As I have discussed a number of times in my articles on the Luton property market, this summer saw the Luton property market do exactly the opposite of what was expected when Covid hit.
The Stamp Duty holiday added fuel to pent up demand for people to move to property with extra rooms (to work from home) and gardens. This prompted a brief hiatus in the number of people selling and buying their home in Luton over the last summer and autumn.
Yet, insecurity around rising unemployment, led to many mortgage companies becoming more cautious in the later months of summer, predominantly when lending to the self-employed or first-time buyers borrowing more than 85% of the value of the home (as they wouldn’t want to lend money to someone that could not afford a mortgage due to an insecure income or not having a job).
Back in the late spring, economists were predicting that UK unemployment would rise to a peak of 6.5% in Q3 2020, returning back to the 2019 levels (3.4%) by 2022.
As we speak (Christmas 2020), nationally the unemployment rate stands at 6.3%. The toll Covid has had on people’s livelihoods has been massive, with an additional 1,434,515 people out of work, although it is important to note this unemployment rate is still lower than the five years following the Credit Crunch years - 2008 to 2013.
So, with such a growth in unemployment and the spectre of a ‘No Deal Brexit’, this may hold back the enthusiasm of many companies to take on more staff, reducing any rebound in employment. If unemployment remains high, this will influence perceptions of employment and personal/household financial security, which are the ultimate drivers for both house prices and whether people buy and sell.
4,220 Luton people were unemployed a year ago and today that stands at 11,580.
Looking at all the study papers on the topic, there is a link between unemployment and house prices, yet it’s not as strong as you would think. The larger factors are the demand and supply of property on the market and interest rates. Interestingly, in the past two recessions, the comparatively richer regions of London and South East house prices have been more sensitive to unemployment and house price changes than the rest of the UK, yet London and the South East also bounced back quicker and higher after the two recessions.
The concept behind this is that more expensive house prices in the South drop more than lower priced houses in the rest of the UK. Why? Because those more expensive regions have, by definition, more expensive house prices meaning the homeowners have higher mortgages, so if they become unemployed, their homes are more likely to be repossessed (because of the high mortgages), and consequently that reduces house prices in that area quicker because repossessed houses tend to sell much more cheaply compared to normal house sales.
The health of the Luton property market in 2021 and beyond really depends on what happens to the economy as a whole and more specifically what is happening in the Luton economy.
When we drill down though, unemployment has hit different sectors of the economy to a lesser or greater extent. For example, for office workers, people who work in tech & sciences and the professional services, the impact on jobs has been comparatively mild, with many personnel able to work from home. Yet for others, such as those who work in the hospitality, leisure, retail, entertainment and catering industry, remote working is simply not an option and these have been hit the hardest.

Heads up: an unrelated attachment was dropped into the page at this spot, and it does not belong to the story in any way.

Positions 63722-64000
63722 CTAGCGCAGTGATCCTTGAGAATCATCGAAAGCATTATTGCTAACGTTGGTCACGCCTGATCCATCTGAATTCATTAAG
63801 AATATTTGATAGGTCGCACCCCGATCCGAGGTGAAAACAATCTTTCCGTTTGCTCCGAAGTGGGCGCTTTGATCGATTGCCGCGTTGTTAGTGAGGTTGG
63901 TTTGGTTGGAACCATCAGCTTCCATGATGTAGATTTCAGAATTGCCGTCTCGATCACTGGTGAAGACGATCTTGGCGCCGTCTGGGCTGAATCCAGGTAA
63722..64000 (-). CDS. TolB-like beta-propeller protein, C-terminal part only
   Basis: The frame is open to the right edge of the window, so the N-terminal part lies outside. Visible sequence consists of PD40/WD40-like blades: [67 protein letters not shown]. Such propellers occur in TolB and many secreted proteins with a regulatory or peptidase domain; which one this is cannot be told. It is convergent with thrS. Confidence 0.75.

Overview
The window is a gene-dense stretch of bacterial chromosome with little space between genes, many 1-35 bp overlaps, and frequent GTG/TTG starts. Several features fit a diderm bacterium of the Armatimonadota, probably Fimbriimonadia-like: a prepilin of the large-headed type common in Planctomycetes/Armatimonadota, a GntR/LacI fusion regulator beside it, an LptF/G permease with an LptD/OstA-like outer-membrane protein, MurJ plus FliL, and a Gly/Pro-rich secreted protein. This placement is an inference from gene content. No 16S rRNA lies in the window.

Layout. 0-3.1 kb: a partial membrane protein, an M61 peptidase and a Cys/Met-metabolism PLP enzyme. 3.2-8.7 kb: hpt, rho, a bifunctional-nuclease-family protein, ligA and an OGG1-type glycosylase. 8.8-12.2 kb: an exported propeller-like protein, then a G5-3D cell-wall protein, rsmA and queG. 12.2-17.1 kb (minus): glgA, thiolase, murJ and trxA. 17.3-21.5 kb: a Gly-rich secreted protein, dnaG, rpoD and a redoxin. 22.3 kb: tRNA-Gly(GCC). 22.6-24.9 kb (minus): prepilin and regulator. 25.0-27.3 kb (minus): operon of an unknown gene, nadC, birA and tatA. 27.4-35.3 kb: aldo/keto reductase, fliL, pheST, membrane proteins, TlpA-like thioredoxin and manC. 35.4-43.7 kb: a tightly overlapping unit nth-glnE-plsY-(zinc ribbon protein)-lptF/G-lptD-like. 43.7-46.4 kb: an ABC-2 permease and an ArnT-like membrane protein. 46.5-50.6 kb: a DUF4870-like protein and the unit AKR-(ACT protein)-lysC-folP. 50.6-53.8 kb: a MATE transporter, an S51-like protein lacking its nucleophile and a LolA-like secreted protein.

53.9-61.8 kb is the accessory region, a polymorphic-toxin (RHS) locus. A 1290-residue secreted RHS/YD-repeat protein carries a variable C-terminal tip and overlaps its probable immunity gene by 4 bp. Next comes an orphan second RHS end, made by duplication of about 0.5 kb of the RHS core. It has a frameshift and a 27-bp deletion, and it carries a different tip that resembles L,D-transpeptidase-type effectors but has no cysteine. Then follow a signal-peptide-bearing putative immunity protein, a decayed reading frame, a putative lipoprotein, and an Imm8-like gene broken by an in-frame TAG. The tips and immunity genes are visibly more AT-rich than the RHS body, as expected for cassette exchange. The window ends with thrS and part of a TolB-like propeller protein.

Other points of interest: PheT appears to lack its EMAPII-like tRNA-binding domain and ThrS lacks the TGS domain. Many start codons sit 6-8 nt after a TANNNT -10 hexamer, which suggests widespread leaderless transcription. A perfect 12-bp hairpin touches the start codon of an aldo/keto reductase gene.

Unfortunately, the industries mentioned above are the ones that tend to employ the younger generation, who invariably live in private rented accommodation, rather than own their own home. Being made redundant puts their dream of buying their first home back even further as they try and get themselves back on their feet by initially finding a job (let alone save for a deposit).
Housing markets will recover quickest in towns and cities, where jobs are in more resilient employment sectors.
For example, in London, unemployment jumped really quickly (and high) in 2009 with the Credit Crunch, yet came down just as quick in 2011, just as the property market in London started to take off, whilst in Luton, it took a lot longer for unemployment to drop and the Luton property market didn’t really start to get going until 2012.
If we have a determined economic contraction, with a lengthier and leisurely economic recovery, impeded by financial stress, that will lead to much higher unemployment in the 10% to 12% range in the summer of 2021. However, before I get to the initial question, I need to highlight another interesting fact, because…
What is particularly interesting is the increase in unemployment in Luton amongst men has been higher than women, with a growth of 6.3 percentage points for men compared to 4.6 percentage points with women.
So, what is the prediction for the Luton property market under the cloud of this growth in unemployment?
One massive redeeming factor that could just save the Luton property market is low interest rates. This will keep mortgage payments low, meaning repossessions should be kept to a minimum (therefore, there shouldn’t be a flood of cheaply priced Luton properties coming onto the market all at the same time and dragging Luton house prices down with it, as it did in the previous two recessions of 2009 and 1989).
Yet, irrespective of the ultra-low interest rates, I still consider property prices in Luton at Christmas 2021 won’t be much different from today, and in fact could be slightly lower.